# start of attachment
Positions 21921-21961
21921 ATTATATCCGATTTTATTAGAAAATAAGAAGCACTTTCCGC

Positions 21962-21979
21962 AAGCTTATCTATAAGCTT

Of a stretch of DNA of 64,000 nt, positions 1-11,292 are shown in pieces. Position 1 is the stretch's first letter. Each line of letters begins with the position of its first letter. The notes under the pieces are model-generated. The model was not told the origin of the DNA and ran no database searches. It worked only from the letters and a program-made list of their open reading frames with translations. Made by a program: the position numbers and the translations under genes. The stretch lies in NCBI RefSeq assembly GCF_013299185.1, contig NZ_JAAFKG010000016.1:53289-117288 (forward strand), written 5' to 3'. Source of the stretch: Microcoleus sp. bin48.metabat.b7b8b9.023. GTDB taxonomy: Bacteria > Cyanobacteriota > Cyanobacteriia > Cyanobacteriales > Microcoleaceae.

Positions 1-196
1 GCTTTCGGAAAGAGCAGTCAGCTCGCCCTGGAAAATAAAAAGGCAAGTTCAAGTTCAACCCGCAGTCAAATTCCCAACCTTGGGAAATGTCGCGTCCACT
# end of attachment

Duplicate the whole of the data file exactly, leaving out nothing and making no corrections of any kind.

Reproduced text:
Positions 21921-21961
21921 ATTATATCCGATTTTATTAGAAAATAAGAAGCACTTTCCGC

Positions 21962-21979
21962 AAGCTTATCTATAAGCTT

Of a stretch of DNA of 64,000 nt, positions 1-11,292 are shown in pieces. Position 1 is the stretch's first letter. Each line of letters begins with the position of its first letter. The notes under the pieces are model-generated. The model was not told the origin of the DNA and ran no database searches. It worked only from the letters and a program-made list of their open reading frames with translations. Made by a program: the position numbers and the translations under genes. The stretch lies in NCBI RefSeq assembly GCF_013299185.1, contig NZ_JAAFKG010000016.1:53289-117288 (forward strand), written 5' to 3'. Source of the stretch: Microcoleus sp. bin48.metabat.b7b8b9.023. GTDB taxonomy: Bacteria > Cyanobacteriota > Cyanobacteriia > Cyanobacteriales > Microcoleaceae.

Positions 1-196
1 GCTTTCGGAAAGAGCAGTCAGCTCGCCCTGGAAAATAAAAAGGCAAGTTCAAGTTCAACCCGCAGTCAAATTCCCAACCTTGGGAAATGTCGCGTCCACT